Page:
apparent to Henne that the instant dispute was more of a title
      dispute than a boundary dispute. Henne determined that the
      disputed area, which was described in the Manhart survey, was
      patented to James Everhart on November 19, 1841. Henne
      asserted that the lack of an ability to trace title forward to East
      End and the Dolbins [Purchaser at 1950 tax sale; predecessor to
      McGoverns] creates, from Everhart, a cloud on the title for both
      parties in the disputed area.



      [P]laintiff [McGoverns have] the burden of presenting definite and
      certain evidence of the boundary of the property in controversy.
      Where the plaintiff is unable to establish his boundary line by
      adequate legal proof, his action must fail and he is not entitled to
      relief. Hallman v. Turns, 

482 A.2d 1284

, 1288 (Pa.Super. 1984)
      (citing Skillman v. Magill, 

98 Pa. Super. 72


      The McGoverns, and to some extent Henne, the expert hired by
      East End, have cast doubt on the strength of the title held by East
      End. In their brief, the McGoverns relied on the perceived relative
      weakness of, and cloud on, East End’s title to argue that the court
      should quiet title in their favor. However, unless and until the
      McGoverns have made a prima facie case by showing title
      sufficient upon which to base a right of recovery, the burden does
      not shift, and East End is not required to offer evidence of its title.
      If the McGoverns fail to establish proof of title with the required
      clarity, they cannot recover, no matter how defective East End’s
      title may be.

McGovern, at *4.

      On March 11, 2015, four months after acquiring the McGoverns’ tract,

Appellants filed with the Court of Common Pleas of Schuylkill County a quiet

title and ejectment action in which they claimed superior title to East End over

the same 50 acres that were in dispute in McGovern. Several months later,

East End received a Change of Assessment Notice from the Schuylkill County

Tax Assessment Office informing it of a reduction in its assessment given the

reduction in the acreage of East End’s property.         East End deduced that

Appellant’s quiet title and ejectment action triggered the assessment

reduction, prompting East End to contest the Board’s decision.           Upon the

Board of Assessment Appeals’ adverse decision upholding the change of


assessment, East End filed an assessment appeal to the Court of Common

Pleas on October 7, 2015.

      One month later, on November 5, 2015, East End filed the present action

seeking to quiet title of Appellants with respect to the 50 acres in dispute. In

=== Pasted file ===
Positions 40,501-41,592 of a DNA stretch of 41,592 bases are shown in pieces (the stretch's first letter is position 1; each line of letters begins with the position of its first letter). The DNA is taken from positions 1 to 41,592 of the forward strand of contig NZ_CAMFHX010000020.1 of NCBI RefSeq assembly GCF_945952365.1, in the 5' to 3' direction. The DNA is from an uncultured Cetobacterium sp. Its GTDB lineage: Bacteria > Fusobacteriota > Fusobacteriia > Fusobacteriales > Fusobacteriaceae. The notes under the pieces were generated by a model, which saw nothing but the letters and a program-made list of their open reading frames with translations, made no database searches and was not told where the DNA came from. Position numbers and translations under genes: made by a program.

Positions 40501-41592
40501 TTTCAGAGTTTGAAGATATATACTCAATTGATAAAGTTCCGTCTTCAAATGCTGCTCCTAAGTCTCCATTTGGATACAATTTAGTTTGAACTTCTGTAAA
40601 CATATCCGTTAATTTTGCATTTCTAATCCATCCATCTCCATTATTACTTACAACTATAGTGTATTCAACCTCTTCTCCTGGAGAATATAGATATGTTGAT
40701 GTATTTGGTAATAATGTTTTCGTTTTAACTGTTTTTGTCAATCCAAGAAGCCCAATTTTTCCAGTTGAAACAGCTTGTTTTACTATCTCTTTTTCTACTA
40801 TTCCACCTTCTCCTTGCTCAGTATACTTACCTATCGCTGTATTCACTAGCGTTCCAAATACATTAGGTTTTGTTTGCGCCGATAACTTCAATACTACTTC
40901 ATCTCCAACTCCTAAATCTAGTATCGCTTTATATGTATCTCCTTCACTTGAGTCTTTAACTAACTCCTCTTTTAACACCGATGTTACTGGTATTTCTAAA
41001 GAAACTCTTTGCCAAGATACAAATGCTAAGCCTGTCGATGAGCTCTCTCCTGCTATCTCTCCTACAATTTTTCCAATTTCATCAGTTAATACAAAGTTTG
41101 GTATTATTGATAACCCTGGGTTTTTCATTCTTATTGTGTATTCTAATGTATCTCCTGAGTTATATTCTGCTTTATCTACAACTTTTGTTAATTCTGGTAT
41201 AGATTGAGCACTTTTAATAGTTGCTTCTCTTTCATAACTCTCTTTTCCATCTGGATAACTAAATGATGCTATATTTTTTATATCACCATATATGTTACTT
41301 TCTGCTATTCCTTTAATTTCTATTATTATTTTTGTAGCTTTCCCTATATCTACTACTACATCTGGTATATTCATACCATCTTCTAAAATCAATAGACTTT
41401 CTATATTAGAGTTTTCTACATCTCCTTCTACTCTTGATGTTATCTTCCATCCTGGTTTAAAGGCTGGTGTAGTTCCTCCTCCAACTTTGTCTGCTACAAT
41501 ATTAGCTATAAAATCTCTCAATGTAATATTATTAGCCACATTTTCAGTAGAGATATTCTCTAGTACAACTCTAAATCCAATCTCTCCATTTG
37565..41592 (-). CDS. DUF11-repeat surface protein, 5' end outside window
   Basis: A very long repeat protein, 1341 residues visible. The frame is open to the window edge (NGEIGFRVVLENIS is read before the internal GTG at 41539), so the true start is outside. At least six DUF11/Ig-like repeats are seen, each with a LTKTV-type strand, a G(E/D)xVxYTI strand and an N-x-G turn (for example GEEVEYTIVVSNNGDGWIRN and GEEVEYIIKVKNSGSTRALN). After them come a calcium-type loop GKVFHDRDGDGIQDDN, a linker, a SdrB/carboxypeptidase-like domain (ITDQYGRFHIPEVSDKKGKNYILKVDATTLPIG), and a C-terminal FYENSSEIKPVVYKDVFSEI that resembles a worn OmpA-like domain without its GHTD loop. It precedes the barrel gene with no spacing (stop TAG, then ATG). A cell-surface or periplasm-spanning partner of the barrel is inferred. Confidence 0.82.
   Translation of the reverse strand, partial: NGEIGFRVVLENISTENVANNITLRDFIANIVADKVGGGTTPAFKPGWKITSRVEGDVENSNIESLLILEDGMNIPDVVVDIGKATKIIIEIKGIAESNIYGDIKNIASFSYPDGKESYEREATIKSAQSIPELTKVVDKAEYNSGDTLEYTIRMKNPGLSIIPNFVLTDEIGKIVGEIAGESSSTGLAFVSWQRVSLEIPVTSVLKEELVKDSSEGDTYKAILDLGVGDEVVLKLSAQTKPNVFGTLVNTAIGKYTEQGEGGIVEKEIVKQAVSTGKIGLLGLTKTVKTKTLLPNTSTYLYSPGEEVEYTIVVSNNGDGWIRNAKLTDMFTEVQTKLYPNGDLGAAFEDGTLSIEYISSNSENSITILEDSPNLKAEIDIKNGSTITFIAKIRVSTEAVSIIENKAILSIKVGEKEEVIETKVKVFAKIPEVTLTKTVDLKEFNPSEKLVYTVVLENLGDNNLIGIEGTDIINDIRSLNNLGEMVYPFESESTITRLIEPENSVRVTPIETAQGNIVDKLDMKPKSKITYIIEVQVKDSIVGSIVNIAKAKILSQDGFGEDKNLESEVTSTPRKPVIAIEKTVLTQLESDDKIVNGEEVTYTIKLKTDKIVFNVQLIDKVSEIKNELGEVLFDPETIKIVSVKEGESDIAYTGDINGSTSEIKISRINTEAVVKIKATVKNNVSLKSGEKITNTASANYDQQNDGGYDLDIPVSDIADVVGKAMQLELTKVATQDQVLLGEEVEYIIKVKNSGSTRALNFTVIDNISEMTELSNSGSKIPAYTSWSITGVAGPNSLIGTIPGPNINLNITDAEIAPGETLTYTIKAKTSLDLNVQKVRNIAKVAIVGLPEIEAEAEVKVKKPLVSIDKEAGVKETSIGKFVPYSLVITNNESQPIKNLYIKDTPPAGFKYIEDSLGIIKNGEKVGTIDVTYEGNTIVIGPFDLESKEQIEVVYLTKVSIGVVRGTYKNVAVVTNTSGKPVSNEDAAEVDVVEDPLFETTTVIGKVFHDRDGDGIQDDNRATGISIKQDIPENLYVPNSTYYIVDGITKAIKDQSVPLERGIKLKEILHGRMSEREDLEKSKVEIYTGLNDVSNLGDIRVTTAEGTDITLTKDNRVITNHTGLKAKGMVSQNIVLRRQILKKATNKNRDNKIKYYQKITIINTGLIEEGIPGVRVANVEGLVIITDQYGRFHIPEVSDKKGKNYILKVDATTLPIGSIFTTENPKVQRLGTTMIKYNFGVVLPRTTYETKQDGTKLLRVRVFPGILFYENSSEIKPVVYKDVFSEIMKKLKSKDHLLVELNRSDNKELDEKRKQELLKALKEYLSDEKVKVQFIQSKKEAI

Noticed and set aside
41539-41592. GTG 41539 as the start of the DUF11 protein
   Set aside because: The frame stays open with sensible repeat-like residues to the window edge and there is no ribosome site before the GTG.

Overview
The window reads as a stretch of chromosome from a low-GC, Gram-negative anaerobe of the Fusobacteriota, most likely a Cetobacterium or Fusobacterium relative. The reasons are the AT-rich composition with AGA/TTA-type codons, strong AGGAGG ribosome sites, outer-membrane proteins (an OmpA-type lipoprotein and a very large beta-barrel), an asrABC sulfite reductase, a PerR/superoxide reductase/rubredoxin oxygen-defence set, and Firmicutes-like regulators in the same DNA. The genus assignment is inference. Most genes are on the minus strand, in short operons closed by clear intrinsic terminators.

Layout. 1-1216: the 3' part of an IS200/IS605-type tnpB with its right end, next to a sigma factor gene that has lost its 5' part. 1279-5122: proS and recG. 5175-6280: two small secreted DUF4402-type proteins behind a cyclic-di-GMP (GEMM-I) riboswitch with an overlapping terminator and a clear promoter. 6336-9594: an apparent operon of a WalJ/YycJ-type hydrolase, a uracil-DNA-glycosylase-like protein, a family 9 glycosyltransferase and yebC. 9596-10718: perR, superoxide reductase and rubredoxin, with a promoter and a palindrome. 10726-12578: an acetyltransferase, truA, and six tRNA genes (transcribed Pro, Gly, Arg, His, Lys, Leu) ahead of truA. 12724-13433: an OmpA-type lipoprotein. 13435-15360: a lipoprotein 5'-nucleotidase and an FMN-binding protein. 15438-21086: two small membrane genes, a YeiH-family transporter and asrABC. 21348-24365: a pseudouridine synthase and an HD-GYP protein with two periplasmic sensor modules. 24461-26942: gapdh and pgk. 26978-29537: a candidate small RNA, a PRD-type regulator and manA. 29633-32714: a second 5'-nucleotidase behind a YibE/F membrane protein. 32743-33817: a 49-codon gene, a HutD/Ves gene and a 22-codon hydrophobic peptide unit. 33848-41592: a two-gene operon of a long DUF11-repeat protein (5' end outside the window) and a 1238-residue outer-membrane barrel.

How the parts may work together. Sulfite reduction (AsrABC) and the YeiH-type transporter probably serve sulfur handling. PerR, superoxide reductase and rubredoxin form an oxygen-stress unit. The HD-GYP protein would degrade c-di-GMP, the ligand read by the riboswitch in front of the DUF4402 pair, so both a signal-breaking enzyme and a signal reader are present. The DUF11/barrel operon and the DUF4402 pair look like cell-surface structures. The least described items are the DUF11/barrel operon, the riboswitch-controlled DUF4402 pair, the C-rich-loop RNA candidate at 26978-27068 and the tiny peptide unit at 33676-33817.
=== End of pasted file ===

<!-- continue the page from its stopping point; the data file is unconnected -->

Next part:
response to East End’s averment in Paragraph 18 of its Complaint stating it

derives ownership of the disputed parcel from the February 11, 1963 Deed,

Appellants filed a timely Answer with New Matter and Counterclaim, in which

Paragraph 54 identified East End’s ownership interest as deriving solely from

the Strause 1930 deed, which conveyed to the East End Trustees one hundred

acres, more or less. East End filed its Reply admitting that the Strause deed

is within the chain of title but denying the implication that it owns less than

the land it has occupied since 1930.

      On November 17, 2015, the trial court granted East End’s Petition to

Intervene and added East End as a defendant in Appellants’ Quiet Title action.

The court thereafter consolidated Appellants’ Quiet Title action, East End’s

Quiet Title action, and East End’s Assessment Appeal.

      On May 28, 2018, Appellants filed a Motion for Judgment on the

Pleadings, with supporting brief, arguing that East End could not, by a

conveyance to itself, acquire title to 150 acres of land when the previous deed

conveyed only 100 acres, more or less.       Appellants’ brief in support cited

authority for the proposition that the term of art “more or less” as used in this

context has been recognized as an expression of intent to cover slight or

unimportant inaccuracies, not a large variation measured in many acres.


      On June 18, 2018, East End filed both its Reply to Appellant’s Motion

and its own Motion for Judgment on the Pleadings and brief in support. In its

Motion, East End argued that Appellants’ claims are barred under the doctrines

of collateral estoppel and res judicata. Appellants filed no response to East

End’s Motion for Judgment on the Pleadings within 20 days after service.

      On August 22, 2018, East End filed a motion for sanctions and a motion

to treat East End’s Motion for Judgment on the Pleadings as uncontested

pursuant to Schuylkill County Rule 208.3(b), infra. The next day, on August

23, 2018, Appellants filed an answer to East End’s Motion for Judgment on the


      On August 28, 2018, the trial court entertained oral argument on the